Kyrgyzstan weighs opium as industry
As an election nears, a presidential candidate promotes the idea that the opium trade could bring cash to the impoverished Central Asian republic.
Lacking the oil or gas revenues that fill the coffers of its richer neighbors, the small Central Asian republic of Kyrgyzstan has always suffered from a weak economy. Locals joke that Kyrgyzstan is the one country in the world untouched by the current financial downturn: "We're pretty well protected from the crisis ... we had no industries before and we've got no industries now," they quip.Skip to next paragraph
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While this may be an exaggeration, successive governments since independence have anxiously searched for different ways to boost the economy. Until now, this has meant developing the mining industry, hydroelectric power, and tourism. But the wild poppies blooming along dilapidated Kyrgyz roads hint at a controversial resource that some suggest could help drag the country out of poverty.
Presidential candidate Zhenishbek Nazaraliev, the founder and director of a drug and alcohol rehabilitation center in Bishkek, has proposed that the solution to Kyrgyzstan's economic woes lies in the legalization of opium cultivation for the pharmaceutical and cosmetics industries.
Pointing to licit opium production in countries such as Australia, India, and Turkey, Mr. Nazaraliev argues that the republic "should make the most of its God-given resources" and develop an industry to which its climate and ecology are suited.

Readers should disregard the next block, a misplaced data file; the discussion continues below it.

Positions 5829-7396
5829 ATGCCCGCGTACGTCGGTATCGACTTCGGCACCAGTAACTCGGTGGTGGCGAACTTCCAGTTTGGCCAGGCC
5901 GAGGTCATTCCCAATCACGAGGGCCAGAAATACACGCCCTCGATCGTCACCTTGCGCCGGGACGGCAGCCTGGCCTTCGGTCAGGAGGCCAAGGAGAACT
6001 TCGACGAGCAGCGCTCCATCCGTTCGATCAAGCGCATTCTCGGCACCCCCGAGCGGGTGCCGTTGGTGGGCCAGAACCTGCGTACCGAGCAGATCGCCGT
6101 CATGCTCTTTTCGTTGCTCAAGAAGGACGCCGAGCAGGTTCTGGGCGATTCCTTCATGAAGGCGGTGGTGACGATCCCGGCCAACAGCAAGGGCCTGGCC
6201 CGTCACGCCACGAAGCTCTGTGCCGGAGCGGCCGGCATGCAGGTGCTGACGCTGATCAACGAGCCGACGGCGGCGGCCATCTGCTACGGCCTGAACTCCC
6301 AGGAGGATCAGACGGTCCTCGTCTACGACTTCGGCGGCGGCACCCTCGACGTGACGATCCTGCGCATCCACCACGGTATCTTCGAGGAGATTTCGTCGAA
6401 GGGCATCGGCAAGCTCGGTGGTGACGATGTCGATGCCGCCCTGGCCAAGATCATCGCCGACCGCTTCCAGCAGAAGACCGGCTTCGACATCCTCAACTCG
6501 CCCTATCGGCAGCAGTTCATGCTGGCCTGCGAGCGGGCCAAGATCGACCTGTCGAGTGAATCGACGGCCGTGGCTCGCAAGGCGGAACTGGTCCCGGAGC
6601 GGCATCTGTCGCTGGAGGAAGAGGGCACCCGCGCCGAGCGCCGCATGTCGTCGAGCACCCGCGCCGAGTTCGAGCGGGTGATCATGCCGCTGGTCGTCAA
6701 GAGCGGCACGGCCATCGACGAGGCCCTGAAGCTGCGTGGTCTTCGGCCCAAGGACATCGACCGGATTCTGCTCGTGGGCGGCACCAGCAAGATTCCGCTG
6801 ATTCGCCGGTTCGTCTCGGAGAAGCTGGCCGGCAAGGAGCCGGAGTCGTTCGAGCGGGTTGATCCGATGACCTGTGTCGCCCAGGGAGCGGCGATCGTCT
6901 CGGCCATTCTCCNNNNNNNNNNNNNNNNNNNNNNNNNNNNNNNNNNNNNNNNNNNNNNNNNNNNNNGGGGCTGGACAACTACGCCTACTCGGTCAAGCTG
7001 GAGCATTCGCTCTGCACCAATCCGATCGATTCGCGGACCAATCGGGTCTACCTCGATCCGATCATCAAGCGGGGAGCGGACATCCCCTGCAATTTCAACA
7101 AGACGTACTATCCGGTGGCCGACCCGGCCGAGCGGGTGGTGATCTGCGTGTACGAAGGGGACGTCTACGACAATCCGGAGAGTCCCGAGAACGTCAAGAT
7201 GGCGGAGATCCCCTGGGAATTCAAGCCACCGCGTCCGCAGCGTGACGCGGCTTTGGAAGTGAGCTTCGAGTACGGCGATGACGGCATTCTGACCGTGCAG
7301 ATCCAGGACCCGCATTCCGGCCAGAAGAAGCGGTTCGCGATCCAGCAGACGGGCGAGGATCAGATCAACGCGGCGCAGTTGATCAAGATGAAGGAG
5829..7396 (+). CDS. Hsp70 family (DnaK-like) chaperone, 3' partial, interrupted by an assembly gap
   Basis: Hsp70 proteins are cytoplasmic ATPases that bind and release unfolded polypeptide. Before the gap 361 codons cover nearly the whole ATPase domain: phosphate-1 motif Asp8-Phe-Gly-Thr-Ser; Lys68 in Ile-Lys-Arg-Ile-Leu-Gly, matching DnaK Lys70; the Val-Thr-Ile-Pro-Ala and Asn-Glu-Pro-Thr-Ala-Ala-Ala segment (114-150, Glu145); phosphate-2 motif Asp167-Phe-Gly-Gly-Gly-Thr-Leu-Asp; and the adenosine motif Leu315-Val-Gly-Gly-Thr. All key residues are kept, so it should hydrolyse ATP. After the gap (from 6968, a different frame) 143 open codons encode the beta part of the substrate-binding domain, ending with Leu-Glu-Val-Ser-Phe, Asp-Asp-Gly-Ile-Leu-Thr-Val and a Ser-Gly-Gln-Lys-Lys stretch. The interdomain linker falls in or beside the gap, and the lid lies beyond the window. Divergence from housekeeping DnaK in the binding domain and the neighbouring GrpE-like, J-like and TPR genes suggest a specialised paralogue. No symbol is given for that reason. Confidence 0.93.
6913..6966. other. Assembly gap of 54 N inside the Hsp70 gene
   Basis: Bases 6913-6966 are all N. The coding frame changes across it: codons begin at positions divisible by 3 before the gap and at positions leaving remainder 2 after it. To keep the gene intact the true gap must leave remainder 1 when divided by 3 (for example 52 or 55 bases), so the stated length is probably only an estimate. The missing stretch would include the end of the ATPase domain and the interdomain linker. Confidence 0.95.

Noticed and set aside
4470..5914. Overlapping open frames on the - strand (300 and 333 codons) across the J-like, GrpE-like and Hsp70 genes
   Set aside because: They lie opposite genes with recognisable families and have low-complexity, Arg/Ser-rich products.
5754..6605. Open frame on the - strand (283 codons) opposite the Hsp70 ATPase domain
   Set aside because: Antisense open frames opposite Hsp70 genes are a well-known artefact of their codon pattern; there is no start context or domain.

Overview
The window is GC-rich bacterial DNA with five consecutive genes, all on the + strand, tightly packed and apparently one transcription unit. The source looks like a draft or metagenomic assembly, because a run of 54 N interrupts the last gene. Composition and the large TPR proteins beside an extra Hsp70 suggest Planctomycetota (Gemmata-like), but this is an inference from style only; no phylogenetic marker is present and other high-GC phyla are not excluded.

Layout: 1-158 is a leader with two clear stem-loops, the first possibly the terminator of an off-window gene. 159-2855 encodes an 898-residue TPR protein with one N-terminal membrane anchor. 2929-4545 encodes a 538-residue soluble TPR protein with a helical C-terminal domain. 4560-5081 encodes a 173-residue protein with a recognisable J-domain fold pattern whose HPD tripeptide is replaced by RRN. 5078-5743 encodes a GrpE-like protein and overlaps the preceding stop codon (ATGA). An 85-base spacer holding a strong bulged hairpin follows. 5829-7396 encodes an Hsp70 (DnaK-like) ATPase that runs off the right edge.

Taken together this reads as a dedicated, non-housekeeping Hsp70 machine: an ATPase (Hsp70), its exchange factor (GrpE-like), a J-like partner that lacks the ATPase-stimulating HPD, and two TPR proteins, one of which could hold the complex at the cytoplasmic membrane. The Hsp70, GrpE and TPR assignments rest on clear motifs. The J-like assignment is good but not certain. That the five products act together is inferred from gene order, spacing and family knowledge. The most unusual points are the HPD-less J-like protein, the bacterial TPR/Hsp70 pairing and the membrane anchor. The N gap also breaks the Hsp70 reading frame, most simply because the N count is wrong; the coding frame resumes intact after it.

Kyrgyzstan is not without experience when it comes to lawful opium cultivation. From the 1940s to the mid-1970s, it supplied up to 16 percent of the global market. In 1974, however, when the United Nations set about restructuring the opium trade, Soviet authorities voluntarily destroyed the poppy fields and the republic stopped producing raw opium. The relegalization issue has cropped up a number of times since Kyrgyzstan gained independence in 1991.
Given current President Kurmanbek Bakiev's grip on power, most see the upcoming July 23 election as a foregone conclusion, expecting a repeat of the ballot stuffing and vote-rigging that distinguished the 2007 parliamentary elections. Nevertheless, Nazaraliev's proposal to rebuild the opium industry has led to lively debate, and politicians on all sides are considering its viability. President Bakiev has not yet taken a firm public stance on the issue.
'The need is there'
Opium production is a lucrative industry; global corporations such as Johnson & Johnson and GlaxoSmithKline depend on opium derivatives to manufacture cosmetics and medicines, including morphine. Nazaraliev says Kyrgyzstan would be foolish not to claim a piece of the pie.
"The need is there," he says. "We can attract the French company L'Oréal, for example, or similar Polish and Russian companies."
To Nazaraliev, the social and economic benefits go hand in hand: "It would be good for the local farmers, too. Hungry people need work and want their families to be well fed." He predicts that the industry could create up to 10,000 jobs.
Whether there is room on the global market for a newcomer is a contentious issue. The International Narcotics Control Board (INCB) has stated that, since 2000, production has exceeded demand for licit opiates.